282 Miles – Zero Distance

Rocco worn out from fetch.

I spent the last weekend with my daughter. She called it the Ultimate Mother-Daughter, Foodie, Coffee Shop Writing, Shopping, Rodeo Weekend. (We need to work on a catchier title. That’s never going to fit on a bumper sticker). The Adventure Days and Mother-Daughter Dinner Dates of her childhood have evolved into weekends at her home in her college town. On the way over, I always stop in Ellensburg (mile 120). The Chevron and Starbucks are just off the freeway and only a couple blocks apart, so I can top off the Jeep, and me, in less than 15 minutes. When I drop down to the Columbia (mile 150), I am just over half-way. Though I am still 11 miles out when I hit the first exit into town, in my mind, I am there. All told, it’s 282 miles—the perfect distance.

There ain’t no mountain high enough
Ain’t no valley low enough
Ain’t no river wide enough
To keep me from getting to you.
Marvin Gaye

I know there are moms and dads who are thinking 282 miles?!?! and perhaps that’s 280 miles too far or possibly that’s 2000 miles too close. For us though, it’s exactly right. There is a sweet spot when a young adult goes off to college. On the one hand, the first years of college are stressful. As a student, you should be close enough to be able to get home when you really need to. On the other hand, college is stressful. You should be far enough away that you can’t run home when you only think you need to. Likewise, as a parent, you should be close enough that you can visit them when they need you. You should be far enough away that you can’t just pop over anytime you think they need you. That distance might be 10 miles or it might be 1000 miles. Trust me, you need to know how far.

You never know how strong you are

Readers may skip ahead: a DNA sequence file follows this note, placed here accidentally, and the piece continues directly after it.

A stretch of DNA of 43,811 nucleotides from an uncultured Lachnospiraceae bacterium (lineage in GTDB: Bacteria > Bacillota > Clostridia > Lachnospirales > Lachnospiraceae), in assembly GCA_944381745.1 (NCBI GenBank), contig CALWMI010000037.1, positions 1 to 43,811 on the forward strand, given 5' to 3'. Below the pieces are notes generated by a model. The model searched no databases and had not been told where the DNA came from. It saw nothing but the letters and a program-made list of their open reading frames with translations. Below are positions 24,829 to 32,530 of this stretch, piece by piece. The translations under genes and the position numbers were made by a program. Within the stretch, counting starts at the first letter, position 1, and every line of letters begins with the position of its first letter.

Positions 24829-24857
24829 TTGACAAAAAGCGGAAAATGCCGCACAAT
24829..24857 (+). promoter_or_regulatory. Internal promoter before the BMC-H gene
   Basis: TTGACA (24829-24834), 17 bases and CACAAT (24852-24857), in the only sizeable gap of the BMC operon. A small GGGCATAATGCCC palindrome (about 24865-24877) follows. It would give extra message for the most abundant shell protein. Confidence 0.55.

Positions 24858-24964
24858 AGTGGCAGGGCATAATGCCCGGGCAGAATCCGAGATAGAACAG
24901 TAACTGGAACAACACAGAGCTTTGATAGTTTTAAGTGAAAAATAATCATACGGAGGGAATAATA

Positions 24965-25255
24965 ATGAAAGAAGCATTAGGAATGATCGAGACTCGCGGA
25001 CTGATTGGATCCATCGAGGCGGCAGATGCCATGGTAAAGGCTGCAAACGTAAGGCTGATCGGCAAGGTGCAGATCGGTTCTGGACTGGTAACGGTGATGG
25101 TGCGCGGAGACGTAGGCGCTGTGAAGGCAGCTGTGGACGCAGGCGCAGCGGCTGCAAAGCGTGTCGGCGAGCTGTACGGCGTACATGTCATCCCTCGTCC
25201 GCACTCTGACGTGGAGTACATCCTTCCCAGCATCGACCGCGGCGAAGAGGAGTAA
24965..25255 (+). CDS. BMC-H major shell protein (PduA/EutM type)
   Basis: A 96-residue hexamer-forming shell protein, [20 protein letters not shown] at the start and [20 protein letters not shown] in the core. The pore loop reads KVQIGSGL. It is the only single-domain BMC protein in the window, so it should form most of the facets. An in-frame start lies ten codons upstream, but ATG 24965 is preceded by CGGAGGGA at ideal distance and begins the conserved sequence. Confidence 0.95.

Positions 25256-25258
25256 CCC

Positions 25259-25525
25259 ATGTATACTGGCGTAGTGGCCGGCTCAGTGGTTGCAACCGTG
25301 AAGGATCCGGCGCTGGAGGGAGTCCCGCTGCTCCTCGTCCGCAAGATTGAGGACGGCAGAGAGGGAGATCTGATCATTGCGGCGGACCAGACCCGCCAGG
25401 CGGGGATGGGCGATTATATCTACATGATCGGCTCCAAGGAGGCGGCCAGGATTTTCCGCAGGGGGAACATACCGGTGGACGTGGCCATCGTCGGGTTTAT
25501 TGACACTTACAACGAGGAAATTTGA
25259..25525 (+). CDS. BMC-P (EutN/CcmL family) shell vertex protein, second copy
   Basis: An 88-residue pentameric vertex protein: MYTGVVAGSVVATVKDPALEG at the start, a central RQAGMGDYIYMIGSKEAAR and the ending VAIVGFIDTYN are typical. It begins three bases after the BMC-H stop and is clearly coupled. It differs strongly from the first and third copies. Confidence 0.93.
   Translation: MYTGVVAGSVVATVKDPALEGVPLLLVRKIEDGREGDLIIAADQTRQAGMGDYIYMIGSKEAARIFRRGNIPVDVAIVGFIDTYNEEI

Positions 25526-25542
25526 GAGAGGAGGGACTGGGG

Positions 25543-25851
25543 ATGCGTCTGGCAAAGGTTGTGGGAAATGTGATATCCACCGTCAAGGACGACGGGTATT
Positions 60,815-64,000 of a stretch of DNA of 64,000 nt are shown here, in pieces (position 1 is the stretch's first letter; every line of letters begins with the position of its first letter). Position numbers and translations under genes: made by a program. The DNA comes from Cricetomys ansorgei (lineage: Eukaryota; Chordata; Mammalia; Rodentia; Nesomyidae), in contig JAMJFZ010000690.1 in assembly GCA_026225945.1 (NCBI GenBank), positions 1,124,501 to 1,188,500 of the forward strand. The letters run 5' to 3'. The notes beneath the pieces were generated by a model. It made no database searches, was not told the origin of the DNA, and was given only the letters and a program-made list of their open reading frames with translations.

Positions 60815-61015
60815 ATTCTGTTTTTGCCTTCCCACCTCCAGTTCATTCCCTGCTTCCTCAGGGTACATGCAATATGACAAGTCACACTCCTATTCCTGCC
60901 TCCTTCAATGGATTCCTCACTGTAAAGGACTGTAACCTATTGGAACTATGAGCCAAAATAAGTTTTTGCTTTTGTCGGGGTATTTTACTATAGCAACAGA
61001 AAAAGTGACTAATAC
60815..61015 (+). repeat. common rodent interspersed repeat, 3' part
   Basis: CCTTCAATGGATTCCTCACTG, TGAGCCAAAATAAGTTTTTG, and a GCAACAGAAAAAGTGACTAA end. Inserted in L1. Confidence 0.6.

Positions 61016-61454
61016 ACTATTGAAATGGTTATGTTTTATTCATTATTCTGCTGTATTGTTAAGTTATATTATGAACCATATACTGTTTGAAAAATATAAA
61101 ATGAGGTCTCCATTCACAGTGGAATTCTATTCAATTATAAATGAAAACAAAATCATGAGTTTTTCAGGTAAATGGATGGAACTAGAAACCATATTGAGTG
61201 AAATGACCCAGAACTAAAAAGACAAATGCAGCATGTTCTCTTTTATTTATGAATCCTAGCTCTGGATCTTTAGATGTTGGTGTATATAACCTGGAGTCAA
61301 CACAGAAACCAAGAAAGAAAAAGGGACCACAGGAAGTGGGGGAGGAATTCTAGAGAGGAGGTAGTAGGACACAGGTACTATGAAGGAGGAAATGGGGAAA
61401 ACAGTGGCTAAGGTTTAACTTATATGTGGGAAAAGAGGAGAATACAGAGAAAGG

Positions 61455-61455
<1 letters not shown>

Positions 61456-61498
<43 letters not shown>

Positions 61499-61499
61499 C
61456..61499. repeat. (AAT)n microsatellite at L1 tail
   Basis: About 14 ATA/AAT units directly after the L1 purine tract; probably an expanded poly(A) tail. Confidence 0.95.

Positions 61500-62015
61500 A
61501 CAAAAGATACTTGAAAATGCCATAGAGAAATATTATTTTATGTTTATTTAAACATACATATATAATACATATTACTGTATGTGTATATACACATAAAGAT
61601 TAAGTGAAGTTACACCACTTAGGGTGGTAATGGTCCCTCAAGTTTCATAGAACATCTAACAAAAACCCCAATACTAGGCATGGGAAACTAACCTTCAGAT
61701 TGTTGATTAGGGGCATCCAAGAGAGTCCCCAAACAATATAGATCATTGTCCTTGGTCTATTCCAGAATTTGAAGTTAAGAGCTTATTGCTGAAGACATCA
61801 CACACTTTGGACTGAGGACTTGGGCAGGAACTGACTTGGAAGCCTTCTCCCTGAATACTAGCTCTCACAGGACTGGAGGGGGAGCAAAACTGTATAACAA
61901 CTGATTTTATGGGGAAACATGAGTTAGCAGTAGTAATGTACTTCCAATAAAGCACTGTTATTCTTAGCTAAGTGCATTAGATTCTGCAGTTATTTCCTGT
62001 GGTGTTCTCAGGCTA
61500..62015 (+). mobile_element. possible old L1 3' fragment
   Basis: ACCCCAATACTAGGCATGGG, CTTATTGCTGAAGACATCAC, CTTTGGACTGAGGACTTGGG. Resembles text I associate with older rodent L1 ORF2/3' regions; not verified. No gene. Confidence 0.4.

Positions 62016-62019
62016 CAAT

until being strong is the only choice you have.
Bob Marley

I found an old spur to inspire me at Boulevard Mercantile.

For us, the sweet spot is 282 miles away. It is not that we don’t want to be closer to her. I would love for her to live around the corner from us. If she lived closer, however, she might not have had to struggle through her first year of college in a way that helped her emerge the happy and capable adult she is today. If not for a mountain high and a river wide, in the words of Marvin Gaye, I would have hopped in my Jeep before the first late-night phone call had ended and had her packed up by dawn. Who doesn’t want to save their child from the inevitable pain that accompanies becoming an adult? The truth is, there is no saving. The only path is through. While encouragement and support are helpful, in the end, we all have to get through it on our own. Learning to be with the most uncomfortable feelings – fear, loneliness, uncertainty, and sadness  – and move forward despite them is a critical step toward adulthood.

Just when the caterpillar thought the world was over,
it became a butterfly.
Chuang Tzu

The Ultimate Mother-Daughter, Foodie, Coffee Shop Writing, Shopping, Rodeo Weekend was glorious.  It was as if all the memories of all of our Adventure Days were photoshopped together in saturated colors and polarized.  We laughed and talked for hours. She took me to all of her favorite places and some new places she thought I would love. I reveled at her confidence and wisdom in managing a full load of classes, a strength and conditioning coaching job, a home, a relationship, and a rambunctious dog. She’s found her path through and our relationship is not separated by 282 miles.

The only thing better than being with my daughter and a dusty Jeep would be my daughter and a muddy Jeep.

When I hit the interstate, though I was only 11 miles away, I was already gone. When I climbed back up from the Columbia, I was half-way home. I filled up in Ellensburg on regular gas and high-octane coffee. By the time I hit Snoqualmie Pass, though I was 67 miles away, I was home. And so was she.  

Copyright 2021 Catherine Matthews

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